Tuesday, November 04, 2008

How is the Bank of England official interest rate meant to work ?

As the political row gets going about changes in interest rates getting passed onto borrowers (or not ), I realise that I don't fully understand the mechanism by which this all works.

The Bank of England web site says:

    The Bank of England sets an interest rate at which it lends to financial institutions. This interest rate then affects the whole range of interest rates set by commercial banks, building societies and other institutions for their own savers and borrowers. It also tends to affect the price of financial assets, such as bonds and shares, and the exchange rate, which affect consumer and business demand in a variety of ways. Lowering or raising interest rates affects spending in the economy.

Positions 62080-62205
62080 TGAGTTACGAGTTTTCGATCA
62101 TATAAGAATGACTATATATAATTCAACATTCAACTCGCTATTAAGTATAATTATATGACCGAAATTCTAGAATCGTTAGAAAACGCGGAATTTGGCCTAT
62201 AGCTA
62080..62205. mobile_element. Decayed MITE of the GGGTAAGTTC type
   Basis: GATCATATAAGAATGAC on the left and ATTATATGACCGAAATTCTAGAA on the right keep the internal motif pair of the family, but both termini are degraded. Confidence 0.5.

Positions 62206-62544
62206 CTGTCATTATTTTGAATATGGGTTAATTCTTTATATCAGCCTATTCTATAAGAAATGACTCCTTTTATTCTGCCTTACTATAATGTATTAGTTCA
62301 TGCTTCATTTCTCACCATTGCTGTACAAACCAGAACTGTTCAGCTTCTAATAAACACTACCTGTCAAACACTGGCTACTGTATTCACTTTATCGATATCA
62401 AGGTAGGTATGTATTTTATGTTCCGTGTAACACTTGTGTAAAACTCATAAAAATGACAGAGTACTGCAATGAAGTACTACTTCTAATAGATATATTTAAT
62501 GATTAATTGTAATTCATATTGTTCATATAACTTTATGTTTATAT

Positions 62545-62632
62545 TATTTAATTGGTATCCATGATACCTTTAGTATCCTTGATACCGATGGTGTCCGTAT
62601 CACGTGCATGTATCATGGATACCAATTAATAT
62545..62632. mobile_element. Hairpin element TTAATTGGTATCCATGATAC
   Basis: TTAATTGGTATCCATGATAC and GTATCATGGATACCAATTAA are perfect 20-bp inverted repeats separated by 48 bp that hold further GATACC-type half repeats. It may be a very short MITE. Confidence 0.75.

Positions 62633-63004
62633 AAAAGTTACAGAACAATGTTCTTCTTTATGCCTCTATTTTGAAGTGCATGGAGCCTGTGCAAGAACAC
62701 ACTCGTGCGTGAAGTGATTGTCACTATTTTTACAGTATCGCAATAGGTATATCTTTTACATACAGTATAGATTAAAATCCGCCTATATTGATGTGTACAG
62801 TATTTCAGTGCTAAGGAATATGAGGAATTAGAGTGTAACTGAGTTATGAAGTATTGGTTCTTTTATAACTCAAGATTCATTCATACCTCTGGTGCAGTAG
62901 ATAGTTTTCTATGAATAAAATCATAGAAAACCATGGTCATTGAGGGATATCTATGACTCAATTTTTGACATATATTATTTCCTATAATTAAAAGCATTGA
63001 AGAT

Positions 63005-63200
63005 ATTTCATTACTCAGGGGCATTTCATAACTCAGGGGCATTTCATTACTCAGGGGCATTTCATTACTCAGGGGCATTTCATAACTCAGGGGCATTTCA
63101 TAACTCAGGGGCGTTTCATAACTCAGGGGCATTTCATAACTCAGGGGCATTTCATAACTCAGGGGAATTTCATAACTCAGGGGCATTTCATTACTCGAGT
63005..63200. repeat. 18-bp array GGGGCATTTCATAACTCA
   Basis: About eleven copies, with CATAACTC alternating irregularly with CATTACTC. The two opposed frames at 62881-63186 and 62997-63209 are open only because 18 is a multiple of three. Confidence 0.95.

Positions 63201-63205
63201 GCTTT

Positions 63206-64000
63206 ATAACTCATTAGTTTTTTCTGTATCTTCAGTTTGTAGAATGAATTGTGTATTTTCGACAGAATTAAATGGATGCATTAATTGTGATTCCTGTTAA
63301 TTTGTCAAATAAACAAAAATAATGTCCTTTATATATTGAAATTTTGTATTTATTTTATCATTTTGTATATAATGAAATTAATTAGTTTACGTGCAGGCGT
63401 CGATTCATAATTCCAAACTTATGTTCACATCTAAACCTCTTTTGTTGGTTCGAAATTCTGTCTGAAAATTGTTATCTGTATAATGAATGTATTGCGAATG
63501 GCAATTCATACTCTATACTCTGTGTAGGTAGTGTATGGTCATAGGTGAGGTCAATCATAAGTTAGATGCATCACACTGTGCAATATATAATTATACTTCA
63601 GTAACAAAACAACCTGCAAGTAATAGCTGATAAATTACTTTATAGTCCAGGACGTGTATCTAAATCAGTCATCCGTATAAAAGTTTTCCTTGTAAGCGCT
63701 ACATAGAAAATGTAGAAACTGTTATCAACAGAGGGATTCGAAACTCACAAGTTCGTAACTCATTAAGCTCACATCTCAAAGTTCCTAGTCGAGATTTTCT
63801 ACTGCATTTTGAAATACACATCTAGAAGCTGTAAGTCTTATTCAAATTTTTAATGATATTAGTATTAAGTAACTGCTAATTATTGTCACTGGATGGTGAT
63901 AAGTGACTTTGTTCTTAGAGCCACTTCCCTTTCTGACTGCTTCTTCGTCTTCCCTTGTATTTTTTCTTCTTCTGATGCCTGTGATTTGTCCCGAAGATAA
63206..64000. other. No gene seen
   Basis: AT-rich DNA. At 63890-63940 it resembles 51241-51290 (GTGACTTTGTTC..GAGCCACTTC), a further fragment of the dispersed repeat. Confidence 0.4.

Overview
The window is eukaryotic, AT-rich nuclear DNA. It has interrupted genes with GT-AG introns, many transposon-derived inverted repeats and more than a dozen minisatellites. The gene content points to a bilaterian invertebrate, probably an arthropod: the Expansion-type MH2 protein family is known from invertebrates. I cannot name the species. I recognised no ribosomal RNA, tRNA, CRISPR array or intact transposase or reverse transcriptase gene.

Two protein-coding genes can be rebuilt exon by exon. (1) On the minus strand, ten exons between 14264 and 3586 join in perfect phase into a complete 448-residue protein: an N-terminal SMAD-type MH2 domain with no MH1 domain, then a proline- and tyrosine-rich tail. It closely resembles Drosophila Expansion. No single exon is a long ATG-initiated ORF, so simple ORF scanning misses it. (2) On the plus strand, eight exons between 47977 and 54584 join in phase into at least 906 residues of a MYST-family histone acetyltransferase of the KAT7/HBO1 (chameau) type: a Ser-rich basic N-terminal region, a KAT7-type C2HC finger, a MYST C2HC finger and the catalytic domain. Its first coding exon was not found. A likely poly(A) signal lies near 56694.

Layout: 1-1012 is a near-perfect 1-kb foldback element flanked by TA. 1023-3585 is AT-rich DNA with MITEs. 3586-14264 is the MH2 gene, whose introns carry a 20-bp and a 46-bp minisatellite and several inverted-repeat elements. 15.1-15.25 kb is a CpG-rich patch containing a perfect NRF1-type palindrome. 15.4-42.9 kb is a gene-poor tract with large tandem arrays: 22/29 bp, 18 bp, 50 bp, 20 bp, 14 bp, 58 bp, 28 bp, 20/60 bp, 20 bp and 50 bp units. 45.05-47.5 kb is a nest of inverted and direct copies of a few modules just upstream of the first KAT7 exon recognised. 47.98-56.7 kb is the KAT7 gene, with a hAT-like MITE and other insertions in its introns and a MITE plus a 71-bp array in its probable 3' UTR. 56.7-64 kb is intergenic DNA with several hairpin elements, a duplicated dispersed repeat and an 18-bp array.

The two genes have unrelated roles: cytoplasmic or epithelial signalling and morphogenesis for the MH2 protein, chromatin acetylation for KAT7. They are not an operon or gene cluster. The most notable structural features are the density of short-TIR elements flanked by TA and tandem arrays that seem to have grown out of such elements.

But 'how much' does the Bank of England lend and on what terms ? What are the limits and where does the money come from ?

I seem to remember something about Banks having to make deposits with the Bank of England etc - but its been a long time since 'O' level Economics and I'm a bit rusty here. Anyone know a good site to explain all this ?

Update: I have yet to find on the net any proper explanation of all this or to hear one. ( Robert Peston of the BBC comes closest ).

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